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Take 2

A different spin on sports by The Seattle Times staff and readers.

January 2, 2014 at 11:00 AM

Rose Bowl kid: Coming home to watch my alma mater lose in Pasadena

By Ed Guzman

Ed Guzman, who grew up in Southern California near the Rose Bowl stadium and attended Stanford, writes about going to “The Grandaddy of them all” to watch his alma mater play Michigan State on New Year’s Day in the 100th Rose Bowl game. Guzman is an assistant sports editor for The Seattle Times.

The scene of the 100th Rose Bowl game from my seat.  Photo courtesy of Ed Guzman

The scene of the 100th Rose Bowl game from my seat.
Photo courtesy of Ed Guzman

PASADENA, Calif. – I’ve loved the Rose Bowl game for as long as I can remember being a sports fan. The pomp and circumstance, the pageantry, the parade before it, all of it.

I’ve loved Stanford football for not nearly as long, but probably as fervently. And when two of my sports loves cross paths, it’s hard to pass up a chance to be on hand — especially when afforded a second chance of sorts (more on that in a moment)

I grew up less than 10 miles from the Rose Bowl stadium in the Boyle Heights neighborhood of Los Angeles, and this time of year always felt magical. And you couldn’t help but get caught up in the excitement of the fans and alums who would come out every year to revel in their teams. Whether it was teams that were regulars (USC, Michigan, Ohio State) or teams ending long droughts (Oregon in 1995, Northwestern in 1996, Purdue in 2001), it would be a joyous atmosphere everywhere you went and saw these people.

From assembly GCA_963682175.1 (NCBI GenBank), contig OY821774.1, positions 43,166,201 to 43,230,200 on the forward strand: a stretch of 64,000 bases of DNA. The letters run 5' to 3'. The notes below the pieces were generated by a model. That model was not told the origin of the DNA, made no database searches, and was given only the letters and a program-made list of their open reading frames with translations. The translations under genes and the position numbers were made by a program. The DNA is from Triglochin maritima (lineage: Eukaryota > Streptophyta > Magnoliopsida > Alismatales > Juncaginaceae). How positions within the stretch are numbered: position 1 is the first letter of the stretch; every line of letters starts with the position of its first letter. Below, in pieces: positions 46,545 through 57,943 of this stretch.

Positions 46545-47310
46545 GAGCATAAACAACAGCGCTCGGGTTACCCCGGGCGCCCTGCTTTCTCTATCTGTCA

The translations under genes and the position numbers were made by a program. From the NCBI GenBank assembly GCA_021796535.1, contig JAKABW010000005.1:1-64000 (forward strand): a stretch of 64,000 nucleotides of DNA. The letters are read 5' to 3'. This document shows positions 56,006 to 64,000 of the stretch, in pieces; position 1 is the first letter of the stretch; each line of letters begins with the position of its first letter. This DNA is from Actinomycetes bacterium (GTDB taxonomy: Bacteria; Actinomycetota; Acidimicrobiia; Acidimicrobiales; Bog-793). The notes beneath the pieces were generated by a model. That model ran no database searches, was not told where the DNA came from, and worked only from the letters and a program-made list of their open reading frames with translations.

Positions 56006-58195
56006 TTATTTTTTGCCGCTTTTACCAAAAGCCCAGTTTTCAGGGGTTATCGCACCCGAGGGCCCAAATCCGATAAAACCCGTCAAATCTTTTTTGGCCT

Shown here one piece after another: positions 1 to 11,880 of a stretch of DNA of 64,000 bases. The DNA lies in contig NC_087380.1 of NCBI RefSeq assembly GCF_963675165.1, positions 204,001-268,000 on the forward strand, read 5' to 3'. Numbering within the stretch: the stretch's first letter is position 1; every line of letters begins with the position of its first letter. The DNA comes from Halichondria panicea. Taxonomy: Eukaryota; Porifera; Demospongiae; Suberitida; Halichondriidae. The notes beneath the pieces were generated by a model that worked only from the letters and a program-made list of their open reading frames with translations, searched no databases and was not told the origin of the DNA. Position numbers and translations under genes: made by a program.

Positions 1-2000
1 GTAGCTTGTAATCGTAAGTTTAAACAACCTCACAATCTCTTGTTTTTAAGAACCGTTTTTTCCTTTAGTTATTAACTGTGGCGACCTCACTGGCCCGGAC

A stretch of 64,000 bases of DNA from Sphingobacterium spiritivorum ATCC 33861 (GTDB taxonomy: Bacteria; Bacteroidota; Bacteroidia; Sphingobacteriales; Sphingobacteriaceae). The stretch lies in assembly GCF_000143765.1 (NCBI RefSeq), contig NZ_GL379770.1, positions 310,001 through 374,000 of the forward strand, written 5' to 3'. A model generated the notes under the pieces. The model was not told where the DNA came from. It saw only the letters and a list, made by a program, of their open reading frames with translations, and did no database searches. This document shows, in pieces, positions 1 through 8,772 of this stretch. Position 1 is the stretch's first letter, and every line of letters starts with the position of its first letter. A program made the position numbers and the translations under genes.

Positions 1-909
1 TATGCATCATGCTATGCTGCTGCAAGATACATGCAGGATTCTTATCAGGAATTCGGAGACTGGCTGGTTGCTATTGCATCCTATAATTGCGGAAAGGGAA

The first Rose Bowl I ever attended was in 1993, when the Huskies squared off against Michigan (I’ll pause here to let UW fans gnash their teeth over the memory of this one). It turned out to be Don James’ last game and Washington fell short, but my love affair with this event was sealed.

Two-plus years later, I enrolled at Stanford. At the time, the Cardinal had not played in a Rose Bowl since Richard Nixon was in office, when Stanford’s nickname was the Indians. The thought of the Cardinal playing in a bowl game I loved seemed beyond my wildest dreams.

And then it actually happened when Stanford edged out Washington for the 1999 Pac-10 title. I had graduated the previous June and sure, I was working as a cub reporter at my first newspaper job at the time, but I had to go.

Much like Michigan State’s fans this year, we were so giddy to be here. It had been 28 years, after all. We had no idea how often this would happen so we were determined to enjoy it. Yes, we ended up losing the game. But we finally got to see OUR team in the spotlight.

“See you in 2028?” we kept jokingly telling each other.

But it seemed to ring true, especially as Stanford football fell into disrepair. The 1-11 season in 2006 is still fresh enough in my mind that I know not to take the Cardinal’s current run for granted.

When Stanford returned to the Rose Bowl last season, I could not make it. I was working at The Washington Post at the time, and the cost of a cross-country trip was prohibitive. It was tough to not be there for Stanford’s first Rose Bowl win in 41 years. But it was a necessary decision, especially now that other priorities had taken hold in my life.

And yet, a year later, Stanford managed to make it back. There were plenty of twists and turns along the way (somehow losing to Utah, dominating Oregon for three-plus quarters, blowing it at USC, then slipping in when the Ducks couldn’t win at Arizona). Now that I was working on the West Coast, this felt like quite a second chance to be there for the 100th Rose Bowl.

Game day was as magical as I remember it. The joy and excitement was palpable. And the game was hard fought. It came down to a fourth-down play, and the Spartans seized the moment.

It was a disappointing end as a Stanford fan. But as I see Michigan State fans, players and coaches celebrate in front of me on the field, I realize that even in the current bowl system, the Rose Bowl still holds a special place after all these years.

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